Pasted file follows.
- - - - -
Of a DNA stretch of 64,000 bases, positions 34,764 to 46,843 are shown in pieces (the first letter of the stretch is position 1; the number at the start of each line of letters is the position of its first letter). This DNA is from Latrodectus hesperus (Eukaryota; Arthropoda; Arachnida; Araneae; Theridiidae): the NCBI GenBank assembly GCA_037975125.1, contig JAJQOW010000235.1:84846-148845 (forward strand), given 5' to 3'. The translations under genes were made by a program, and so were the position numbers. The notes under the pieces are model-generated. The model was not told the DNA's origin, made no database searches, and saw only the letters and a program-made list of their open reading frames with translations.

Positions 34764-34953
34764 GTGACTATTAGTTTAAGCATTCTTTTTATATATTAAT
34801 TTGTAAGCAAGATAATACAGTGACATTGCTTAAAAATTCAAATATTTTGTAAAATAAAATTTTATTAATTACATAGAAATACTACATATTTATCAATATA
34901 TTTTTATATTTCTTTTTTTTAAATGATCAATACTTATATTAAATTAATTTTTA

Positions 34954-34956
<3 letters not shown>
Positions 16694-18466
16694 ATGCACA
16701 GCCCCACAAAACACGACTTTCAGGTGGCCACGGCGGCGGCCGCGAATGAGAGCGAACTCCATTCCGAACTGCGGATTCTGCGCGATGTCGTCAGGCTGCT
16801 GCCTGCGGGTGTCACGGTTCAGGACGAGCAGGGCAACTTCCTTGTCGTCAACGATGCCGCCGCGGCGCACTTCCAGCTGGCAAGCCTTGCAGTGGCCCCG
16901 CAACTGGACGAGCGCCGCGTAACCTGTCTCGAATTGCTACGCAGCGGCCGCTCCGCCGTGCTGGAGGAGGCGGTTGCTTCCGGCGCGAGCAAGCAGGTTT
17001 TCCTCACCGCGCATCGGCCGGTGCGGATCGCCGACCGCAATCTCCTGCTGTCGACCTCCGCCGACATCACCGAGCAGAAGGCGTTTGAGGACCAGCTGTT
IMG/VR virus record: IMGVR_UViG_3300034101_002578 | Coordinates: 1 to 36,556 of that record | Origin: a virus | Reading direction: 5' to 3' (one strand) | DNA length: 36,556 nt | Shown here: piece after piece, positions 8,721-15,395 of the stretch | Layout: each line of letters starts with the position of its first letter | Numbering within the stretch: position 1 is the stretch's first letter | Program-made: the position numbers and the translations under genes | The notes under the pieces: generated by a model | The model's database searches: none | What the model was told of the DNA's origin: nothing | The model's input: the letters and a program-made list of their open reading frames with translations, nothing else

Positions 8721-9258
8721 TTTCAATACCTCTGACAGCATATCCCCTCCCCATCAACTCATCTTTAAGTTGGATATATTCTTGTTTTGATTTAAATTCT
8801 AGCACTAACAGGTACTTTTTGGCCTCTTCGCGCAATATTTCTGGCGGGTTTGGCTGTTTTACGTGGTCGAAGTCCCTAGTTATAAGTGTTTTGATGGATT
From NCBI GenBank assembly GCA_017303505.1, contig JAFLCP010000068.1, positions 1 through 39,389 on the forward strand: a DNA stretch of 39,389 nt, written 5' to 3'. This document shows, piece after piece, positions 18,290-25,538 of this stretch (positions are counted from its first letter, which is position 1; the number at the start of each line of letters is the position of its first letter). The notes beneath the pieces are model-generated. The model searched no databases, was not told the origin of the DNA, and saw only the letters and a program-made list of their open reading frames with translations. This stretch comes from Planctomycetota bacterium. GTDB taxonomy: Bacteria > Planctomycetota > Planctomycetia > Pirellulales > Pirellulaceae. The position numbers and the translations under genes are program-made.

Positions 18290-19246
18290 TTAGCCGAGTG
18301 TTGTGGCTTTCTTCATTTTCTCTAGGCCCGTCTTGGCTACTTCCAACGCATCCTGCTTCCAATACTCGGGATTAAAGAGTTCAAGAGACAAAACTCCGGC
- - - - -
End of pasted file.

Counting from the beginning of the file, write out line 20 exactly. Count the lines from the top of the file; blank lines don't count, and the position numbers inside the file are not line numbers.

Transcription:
18290 TTAGCCGAGTG